Storage Options for Renewable Energy

    0
    585

    In News

    • Recently, the Government has started exploring storage options as the share of renewables increases in the grid.

    Key Points

    • Current Scenario: 
      • To operationally sustain a huge monthly addition of an average 1,000 megawatt from non-fossil fuels or renewables to the electricity grid, India needs to urgently work on developing viable energy storage options.
      • The amount is almost five times the amount of power a 250 MWe nuclear plant produces.
    • Producer: 
      • India is the world’s third largest producer of renewable energy.
      • Nearly 40 per cent of installed electricity capacity comes from non-fossil fuel sources. 
      • This green push has resulted in a sharp 24 per cent reduction in emission intensity of GDP between 2005 and 2016, but it has also thrown up challenges of a grid being increasingly powered by renewables.
    • Alternative to Lithium Ion Batteries:
      • Even as the Lithium-ion storage battery option for grid application is now being ruled out as unviable, at least for now, an emerging policy resolution is that solar and wind-based generation cannot continue to be pushed down to struggling electricity distribution companies or discoms. 

    About Solar Energy 

    • Solar energy is any type of energy generated by the sun.
    • Solar energy is created by nuclear fusion that takes place in the sun. 
      • Fusion occurs when protons of hydrogen atoms violently collide in the sun’s core and fuse to create a helium atom. 
    • India had committed to installing 175,000 MW of renewable energy by 2022 of which 100,000 MW was to be solar power. 
    • As of October 2022, 61,000 MW of solar power had been installed so far.

    Major Programmes in Renewable Energy Sector 

    • National Solar Mission (NSM) 
      • The NSM was launched with the objective of establishing India as a global leader in solar energy, by creating the policy conditions for solar technology diffusion across the country.
      • The initial target of NSM was to install 20 GW solar power by 2022. 
      • This was upscaled to 100 GW in early 2015. 
    • Pradhan Mantri Kisan Urja Suraksha evam Utthaan Mahabhiyan (PM-KUSUM) 
      • It was launched in 2019 and it aims to help farmers access reliable day-time solar power for irrigation, reduce power subsidies, and decarbonise agriculture. 
      • PM-KUSUM provides farmers with incentives to install solar power pumps and plants in their fields. 
    • Atal Jyoti Yojana (AJAY) Phase-II
      • A Scheme for the installation of solar street lights with 25% fund contribution from MPLAD Funds. 
    • Solar Parks Scheme
      • Solar parks provide solar power developers with a plug and play model, by facilitating necessary infrastructure like land, power evacuation facilities, road connectivity, water facility etc. along with all statutory clearances.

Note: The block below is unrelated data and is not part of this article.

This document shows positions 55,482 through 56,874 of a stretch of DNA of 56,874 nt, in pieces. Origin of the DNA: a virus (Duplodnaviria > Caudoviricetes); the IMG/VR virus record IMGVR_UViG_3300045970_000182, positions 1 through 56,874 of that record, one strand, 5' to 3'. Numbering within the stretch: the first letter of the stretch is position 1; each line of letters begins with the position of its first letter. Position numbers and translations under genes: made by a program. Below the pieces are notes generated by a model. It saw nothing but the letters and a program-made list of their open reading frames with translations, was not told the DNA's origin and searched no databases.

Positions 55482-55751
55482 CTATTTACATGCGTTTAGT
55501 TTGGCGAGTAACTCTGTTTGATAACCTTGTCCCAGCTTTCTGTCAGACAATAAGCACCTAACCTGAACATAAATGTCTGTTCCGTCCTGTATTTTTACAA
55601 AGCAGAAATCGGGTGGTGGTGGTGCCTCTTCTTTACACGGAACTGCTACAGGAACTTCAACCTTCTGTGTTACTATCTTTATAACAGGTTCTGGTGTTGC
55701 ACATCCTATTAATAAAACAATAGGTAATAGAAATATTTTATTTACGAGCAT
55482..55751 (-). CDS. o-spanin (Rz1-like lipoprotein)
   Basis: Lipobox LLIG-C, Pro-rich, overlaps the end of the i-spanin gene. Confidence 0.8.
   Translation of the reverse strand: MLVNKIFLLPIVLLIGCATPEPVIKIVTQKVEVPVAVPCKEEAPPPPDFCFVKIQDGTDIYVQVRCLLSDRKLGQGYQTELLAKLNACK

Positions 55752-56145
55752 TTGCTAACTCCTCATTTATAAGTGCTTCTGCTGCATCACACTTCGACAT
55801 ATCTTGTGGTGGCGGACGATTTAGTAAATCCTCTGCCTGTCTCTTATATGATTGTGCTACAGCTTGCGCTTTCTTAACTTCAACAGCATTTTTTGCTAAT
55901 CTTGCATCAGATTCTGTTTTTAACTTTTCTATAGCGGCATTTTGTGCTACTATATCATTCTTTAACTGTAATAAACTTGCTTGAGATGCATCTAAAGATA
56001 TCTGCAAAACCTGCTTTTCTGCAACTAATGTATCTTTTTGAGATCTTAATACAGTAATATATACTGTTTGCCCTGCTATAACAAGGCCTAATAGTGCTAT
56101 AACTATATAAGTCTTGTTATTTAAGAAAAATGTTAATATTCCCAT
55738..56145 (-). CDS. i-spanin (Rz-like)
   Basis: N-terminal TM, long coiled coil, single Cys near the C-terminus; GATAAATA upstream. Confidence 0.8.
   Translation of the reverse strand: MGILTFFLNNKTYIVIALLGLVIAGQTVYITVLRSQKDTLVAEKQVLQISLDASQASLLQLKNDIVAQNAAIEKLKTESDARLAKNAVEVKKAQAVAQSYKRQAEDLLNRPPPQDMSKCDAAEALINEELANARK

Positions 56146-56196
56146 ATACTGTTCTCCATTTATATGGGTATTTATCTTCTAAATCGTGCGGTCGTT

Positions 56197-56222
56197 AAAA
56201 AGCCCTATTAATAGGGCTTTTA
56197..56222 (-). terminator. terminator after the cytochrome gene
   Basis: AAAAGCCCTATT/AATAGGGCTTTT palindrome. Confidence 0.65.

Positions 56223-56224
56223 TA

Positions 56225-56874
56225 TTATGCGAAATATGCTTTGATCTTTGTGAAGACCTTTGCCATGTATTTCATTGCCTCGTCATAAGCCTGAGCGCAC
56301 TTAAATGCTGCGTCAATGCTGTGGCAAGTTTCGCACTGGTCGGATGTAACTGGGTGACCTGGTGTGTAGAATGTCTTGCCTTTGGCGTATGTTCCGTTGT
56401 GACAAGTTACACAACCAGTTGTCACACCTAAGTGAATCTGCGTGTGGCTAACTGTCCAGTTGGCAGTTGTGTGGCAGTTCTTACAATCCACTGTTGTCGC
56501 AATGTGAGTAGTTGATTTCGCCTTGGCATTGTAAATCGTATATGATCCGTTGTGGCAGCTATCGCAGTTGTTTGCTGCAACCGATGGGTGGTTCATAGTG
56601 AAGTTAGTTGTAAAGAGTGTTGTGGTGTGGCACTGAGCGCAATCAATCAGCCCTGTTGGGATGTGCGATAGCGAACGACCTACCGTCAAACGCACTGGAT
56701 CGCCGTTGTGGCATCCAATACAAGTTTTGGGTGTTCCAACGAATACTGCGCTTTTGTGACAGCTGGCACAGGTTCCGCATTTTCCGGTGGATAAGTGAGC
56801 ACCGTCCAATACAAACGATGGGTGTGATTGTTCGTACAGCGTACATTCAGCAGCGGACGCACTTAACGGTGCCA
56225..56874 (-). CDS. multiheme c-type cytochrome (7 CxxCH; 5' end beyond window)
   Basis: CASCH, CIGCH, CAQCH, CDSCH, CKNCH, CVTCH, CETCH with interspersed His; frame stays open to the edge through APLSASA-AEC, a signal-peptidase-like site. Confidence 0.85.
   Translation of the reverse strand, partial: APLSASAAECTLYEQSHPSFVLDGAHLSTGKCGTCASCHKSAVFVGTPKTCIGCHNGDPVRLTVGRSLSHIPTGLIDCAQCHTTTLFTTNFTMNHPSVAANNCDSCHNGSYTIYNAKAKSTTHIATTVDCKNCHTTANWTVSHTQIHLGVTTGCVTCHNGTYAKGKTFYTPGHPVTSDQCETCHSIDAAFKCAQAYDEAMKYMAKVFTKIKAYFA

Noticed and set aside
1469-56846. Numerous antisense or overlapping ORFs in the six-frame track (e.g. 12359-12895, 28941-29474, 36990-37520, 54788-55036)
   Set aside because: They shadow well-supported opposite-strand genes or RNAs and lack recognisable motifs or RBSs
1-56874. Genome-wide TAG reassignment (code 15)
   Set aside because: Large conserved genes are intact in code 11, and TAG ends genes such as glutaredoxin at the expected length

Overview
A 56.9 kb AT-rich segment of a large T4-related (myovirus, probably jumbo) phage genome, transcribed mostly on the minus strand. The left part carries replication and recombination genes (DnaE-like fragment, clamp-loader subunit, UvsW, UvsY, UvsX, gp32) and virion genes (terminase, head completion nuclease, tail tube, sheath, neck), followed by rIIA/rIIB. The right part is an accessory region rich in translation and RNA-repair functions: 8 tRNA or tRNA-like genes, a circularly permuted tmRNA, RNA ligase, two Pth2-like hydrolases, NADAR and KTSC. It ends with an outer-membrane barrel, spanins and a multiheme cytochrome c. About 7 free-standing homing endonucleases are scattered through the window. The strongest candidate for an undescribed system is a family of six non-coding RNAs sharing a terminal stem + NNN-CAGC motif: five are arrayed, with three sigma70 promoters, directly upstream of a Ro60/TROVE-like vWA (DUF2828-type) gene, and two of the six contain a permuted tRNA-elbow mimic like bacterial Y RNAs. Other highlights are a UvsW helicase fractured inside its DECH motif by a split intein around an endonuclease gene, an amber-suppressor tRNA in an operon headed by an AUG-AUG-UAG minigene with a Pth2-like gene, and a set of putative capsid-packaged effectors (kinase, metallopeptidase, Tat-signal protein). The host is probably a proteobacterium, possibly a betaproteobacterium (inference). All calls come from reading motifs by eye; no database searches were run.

Challenges 

    • Non-availability of natural gas to run gas turbines:
      • It complements the growing RE capacity in the generation mix. 
      • India’s vast fleet of coal-based power plants of 200 MW series are more than 25 years old, run on old technology and do not promise robust reliability
    • India’s heavy load: 
      • The load demand is far from saturated.
      • There is the need to replace obsolete coal-based plants with supercritical highly-efficient coal-based plants as an intermediate goal for total transition. 
      • However, this may not be acceptable to the international community in view of the impending climate crisis.
    • Coal based usage reduction: 
      • There is an urgent need to reduce the percentage of coal-based capacity by closing the inefficient fleet
      • And simultaneously add new flexible capacity to meet load requirements. 
      • Newer technologies or avenues are needed which can convert coal-based capacity to a fuel mix of gas and hydrogen.
    • Storage capacity & flexibility of thermal power plants: 
      • Thermal power plants need to be flexible up to 55 per cent and in coming phases, after three years, go down to 40 per cent.
      • Battery storage is expensive at Rs 10 per kilowatt per hour. There is a fresh impetus required to pursue pumped hydro projects so as to reduce costs.
    • Reduced scope to go renew: 
      • The renewables challenge is compounded by the fact that SECI (Solar Energy Corporation of India Ltd) has locked a number of contracts involving green developers in rigid PPAs (power purchase agreements) with no scope for innovation.

    Way Ahead

    • Hydrogen and hybrid generation models blended with off-stream pumped storage:
      • Stepping up green hydrogen production and tapping into its potential as a fuel should be expedited. 
      • All pumped hydro sites and hydro PSUs have been given a target of taking up pumped hydro schemes. 
      • There should be opencast mines as potential sites for pumped hydro in the future.
    • Energy storage:
      • It is needed alongside green energy sources to primarily balance out the variability in renewable generation – electricity is generated only when the sun shines or when the wind blows. 
      • This is not always in sync with the demand cycle. 
      • Storage can help tide over this shortcoming associated with renewables.
    • Renewables bundled with a viable storage option:
      • For procurers such as state-owned discoms, renewables are not always a viable option precisely due to these vagaries in the generation trends, which means they still have to depend on thermal or nuclear generation for meeting base load demand. 
      • This option will help overcome this problem.

    Source: IE